Since 1973 median compensation in the United States has diverged starkly from average labor productivity. Since 2000, average compensation has also begun to diverge from labor productivity. These divergences lead to the question: Holding all else equal, to what extent does productivity growth translate into compensation growth for typical American workers? The authors investigate this question by regressing median, average, and production/nonsupervisory compensation growth on productivity growth in various specifications. They find substantial evidence of linkage between productivity and compensation: Over 1973–2016, one percentage point higher productivity growth has been associated with 0.7 to 1 percentage point higher median and average compensation growth and with 0.4 to 0.7 percentage point higher production/nonsupervisory compensation growth. These results suggest that other factors orthogonal to productivity have been acting to suppress typical compensation even as productivity growth has been acting to raise it. Several theories of the cause of this productivity-compensation divergence focus on technological progress. These theories have a testable implication: Periods of higher productivity growth should be associated with periods of faster productivity-pay divergence. Testing this over the postwar period in the United States, the authors do not find substantial evidence of co-movement between productivity growth and either the labor share or the mean/median compensation ratio. This tends to militate against pure technology-based theories of the productivity-compensation divergence. Together these results suggest that faster future productivity growth is likely to boost median and average compensation growth close to one-for-one.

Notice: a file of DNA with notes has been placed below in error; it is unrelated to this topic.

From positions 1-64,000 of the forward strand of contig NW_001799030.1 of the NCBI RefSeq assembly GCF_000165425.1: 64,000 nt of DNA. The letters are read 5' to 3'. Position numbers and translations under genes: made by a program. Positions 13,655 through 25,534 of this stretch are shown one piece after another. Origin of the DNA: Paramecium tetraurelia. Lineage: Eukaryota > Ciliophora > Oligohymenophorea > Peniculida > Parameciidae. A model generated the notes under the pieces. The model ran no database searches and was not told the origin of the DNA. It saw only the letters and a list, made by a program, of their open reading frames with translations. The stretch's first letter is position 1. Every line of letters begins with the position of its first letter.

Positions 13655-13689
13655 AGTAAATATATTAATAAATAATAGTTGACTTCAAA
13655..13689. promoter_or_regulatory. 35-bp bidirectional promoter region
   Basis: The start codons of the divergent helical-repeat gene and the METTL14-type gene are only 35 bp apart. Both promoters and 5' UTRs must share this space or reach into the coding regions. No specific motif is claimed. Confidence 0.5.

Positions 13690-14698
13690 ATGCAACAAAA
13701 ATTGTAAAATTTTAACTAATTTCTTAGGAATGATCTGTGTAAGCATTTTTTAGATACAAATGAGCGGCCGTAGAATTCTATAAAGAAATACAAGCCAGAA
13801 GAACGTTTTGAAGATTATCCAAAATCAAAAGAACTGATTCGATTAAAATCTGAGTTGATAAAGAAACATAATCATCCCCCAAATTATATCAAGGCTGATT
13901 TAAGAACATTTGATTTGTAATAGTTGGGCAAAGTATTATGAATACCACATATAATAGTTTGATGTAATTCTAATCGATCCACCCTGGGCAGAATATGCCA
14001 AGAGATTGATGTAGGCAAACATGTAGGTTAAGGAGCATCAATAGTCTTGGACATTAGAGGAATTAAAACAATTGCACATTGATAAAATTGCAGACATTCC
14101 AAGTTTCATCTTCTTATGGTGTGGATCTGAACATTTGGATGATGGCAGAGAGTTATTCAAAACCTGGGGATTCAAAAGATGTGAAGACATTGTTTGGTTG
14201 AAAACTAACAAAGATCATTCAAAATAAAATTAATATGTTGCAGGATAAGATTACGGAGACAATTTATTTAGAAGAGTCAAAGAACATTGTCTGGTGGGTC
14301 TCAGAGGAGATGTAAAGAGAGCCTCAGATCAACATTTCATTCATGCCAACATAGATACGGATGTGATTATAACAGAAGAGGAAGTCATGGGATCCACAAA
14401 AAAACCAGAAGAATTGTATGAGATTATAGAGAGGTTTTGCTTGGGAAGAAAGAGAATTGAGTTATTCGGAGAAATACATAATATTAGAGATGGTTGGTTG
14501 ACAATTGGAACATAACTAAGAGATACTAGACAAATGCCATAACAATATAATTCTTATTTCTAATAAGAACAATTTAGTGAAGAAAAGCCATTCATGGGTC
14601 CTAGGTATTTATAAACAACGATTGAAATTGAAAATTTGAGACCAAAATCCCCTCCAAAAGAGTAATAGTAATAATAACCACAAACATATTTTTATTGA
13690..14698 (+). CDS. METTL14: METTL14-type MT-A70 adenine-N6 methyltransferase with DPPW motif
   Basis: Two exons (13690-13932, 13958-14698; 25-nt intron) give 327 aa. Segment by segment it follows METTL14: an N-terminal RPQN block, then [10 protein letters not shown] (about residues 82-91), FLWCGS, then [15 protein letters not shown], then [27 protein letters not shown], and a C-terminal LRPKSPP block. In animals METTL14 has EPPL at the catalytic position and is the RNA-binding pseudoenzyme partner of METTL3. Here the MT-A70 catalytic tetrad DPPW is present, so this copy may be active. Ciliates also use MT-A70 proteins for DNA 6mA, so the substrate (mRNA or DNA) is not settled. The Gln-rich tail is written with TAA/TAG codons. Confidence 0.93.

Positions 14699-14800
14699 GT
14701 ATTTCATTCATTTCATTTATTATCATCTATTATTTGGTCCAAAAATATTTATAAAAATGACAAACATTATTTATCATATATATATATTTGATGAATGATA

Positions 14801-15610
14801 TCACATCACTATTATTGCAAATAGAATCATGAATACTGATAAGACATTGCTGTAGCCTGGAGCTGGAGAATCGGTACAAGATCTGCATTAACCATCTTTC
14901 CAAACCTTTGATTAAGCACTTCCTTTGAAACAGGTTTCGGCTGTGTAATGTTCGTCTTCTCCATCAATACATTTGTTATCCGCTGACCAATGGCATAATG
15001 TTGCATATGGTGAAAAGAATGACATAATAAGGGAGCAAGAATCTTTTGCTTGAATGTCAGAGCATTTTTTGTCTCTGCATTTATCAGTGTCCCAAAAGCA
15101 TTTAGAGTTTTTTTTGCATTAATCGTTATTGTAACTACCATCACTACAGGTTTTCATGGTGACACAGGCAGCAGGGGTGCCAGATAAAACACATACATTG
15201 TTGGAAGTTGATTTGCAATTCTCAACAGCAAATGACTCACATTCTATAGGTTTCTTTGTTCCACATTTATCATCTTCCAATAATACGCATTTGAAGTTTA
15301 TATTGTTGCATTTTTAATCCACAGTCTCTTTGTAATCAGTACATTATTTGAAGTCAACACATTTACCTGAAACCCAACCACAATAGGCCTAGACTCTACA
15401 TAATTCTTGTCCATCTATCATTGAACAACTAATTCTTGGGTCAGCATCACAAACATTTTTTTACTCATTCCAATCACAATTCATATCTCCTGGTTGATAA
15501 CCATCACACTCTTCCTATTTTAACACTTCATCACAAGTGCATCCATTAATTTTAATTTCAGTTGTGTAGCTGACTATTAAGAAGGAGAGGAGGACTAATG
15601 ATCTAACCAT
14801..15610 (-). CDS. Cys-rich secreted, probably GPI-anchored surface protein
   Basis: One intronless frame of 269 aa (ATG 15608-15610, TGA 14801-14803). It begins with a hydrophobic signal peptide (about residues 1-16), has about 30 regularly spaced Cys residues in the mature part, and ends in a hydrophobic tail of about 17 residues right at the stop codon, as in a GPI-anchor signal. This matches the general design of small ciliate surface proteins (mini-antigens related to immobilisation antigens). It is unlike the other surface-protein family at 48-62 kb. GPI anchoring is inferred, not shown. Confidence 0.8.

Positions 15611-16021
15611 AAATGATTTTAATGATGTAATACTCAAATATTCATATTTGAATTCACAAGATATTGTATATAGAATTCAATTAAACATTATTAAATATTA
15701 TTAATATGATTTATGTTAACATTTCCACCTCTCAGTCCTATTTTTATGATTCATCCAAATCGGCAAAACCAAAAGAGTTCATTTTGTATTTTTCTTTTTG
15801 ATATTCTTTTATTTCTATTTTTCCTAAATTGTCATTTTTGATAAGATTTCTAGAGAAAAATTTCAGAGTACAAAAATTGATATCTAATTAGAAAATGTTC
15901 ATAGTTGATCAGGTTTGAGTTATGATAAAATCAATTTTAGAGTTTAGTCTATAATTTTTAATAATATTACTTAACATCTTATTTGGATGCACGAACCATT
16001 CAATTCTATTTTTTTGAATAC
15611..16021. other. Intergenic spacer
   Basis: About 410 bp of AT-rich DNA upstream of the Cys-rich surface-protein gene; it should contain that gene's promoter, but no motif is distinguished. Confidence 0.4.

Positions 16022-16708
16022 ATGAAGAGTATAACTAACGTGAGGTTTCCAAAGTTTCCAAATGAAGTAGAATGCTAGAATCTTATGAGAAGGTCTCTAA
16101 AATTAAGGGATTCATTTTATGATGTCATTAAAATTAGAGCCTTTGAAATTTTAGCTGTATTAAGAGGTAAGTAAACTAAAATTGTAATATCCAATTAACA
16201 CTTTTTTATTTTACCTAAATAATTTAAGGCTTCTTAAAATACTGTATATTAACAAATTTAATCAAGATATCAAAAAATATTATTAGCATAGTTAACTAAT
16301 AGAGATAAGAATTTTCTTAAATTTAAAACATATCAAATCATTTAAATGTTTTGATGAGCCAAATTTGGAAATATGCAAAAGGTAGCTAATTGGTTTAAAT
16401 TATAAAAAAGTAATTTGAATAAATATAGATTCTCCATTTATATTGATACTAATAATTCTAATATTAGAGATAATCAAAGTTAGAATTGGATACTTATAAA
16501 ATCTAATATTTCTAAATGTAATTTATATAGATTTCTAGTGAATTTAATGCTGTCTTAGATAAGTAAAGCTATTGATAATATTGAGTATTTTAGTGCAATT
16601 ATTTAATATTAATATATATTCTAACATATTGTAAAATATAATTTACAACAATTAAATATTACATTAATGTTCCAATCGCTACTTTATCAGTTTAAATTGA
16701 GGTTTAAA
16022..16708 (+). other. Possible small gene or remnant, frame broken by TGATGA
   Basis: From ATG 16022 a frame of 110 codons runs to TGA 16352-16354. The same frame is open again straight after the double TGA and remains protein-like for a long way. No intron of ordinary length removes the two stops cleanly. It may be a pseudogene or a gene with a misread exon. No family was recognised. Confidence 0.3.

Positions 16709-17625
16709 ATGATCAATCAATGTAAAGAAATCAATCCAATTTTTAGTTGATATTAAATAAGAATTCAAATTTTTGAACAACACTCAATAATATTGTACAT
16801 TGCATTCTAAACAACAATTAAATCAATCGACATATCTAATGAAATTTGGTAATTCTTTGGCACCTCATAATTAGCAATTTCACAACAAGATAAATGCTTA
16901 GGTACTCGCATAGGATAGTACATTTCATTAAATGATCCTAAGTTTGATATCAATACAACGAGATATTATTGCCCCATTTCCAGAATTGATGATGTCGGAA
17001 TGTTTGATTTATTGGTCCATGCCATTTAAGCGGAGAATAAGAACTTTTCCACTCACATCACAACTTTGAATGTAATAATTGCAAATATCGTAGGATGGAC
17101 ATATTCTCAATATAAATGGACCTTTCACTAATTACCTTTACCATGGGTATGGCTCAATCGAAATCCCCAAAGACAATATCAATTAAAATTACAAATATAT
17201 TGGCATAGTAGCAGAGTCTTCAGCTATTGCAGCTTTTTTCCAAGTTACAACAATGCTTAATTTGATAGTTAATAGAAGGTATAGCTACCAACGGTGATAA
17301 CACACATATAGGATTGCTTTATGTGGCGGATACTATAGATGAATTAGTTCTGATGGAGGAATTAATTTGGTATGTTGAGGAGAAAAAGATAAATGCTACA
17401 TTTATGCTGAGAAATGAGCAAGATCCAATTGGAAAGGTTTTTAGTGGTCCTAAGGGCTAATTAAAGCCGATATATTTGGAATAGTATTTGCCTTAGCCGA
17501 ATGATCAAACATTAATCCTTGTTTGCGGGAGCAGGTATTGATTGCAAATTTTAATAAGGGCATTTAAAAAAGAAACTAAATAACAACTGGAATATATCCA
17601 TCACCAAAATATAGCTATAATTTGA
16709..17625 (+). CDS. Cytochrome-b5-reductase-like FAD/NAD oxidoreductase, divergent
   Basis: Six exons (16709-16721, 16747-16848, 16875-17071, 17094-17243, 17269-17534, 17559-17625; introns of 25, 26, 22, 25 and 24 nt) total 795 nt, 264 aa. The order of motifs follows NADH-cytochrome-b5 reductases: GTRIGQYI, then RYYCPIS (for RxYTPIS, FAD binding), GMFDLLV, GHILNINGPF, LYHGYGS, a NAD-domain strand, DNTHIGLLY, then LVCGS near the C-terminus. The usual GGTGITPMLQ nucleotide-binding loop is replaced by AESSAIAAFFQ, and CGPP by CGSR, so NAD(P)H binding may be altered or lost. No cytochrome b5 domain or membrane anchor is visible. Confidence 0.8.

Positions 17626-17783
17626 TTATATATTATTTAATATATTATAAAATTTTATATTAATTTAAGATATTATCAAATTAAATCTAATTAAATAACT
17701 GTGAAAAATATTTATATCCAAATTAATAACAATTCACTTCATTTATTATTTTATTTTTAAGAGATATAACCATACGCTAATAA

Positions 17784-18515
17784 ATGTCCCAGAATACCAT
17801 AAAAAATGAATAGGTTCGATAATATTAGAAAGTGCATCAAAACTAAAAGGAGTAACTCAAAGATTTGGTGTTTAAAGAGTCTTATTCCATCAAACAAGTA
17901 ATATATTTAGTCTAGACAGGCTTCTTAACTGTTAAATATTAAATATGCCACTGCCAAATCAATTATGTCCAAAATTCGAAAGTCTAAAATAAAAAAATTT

The data underlying this analysis are available here.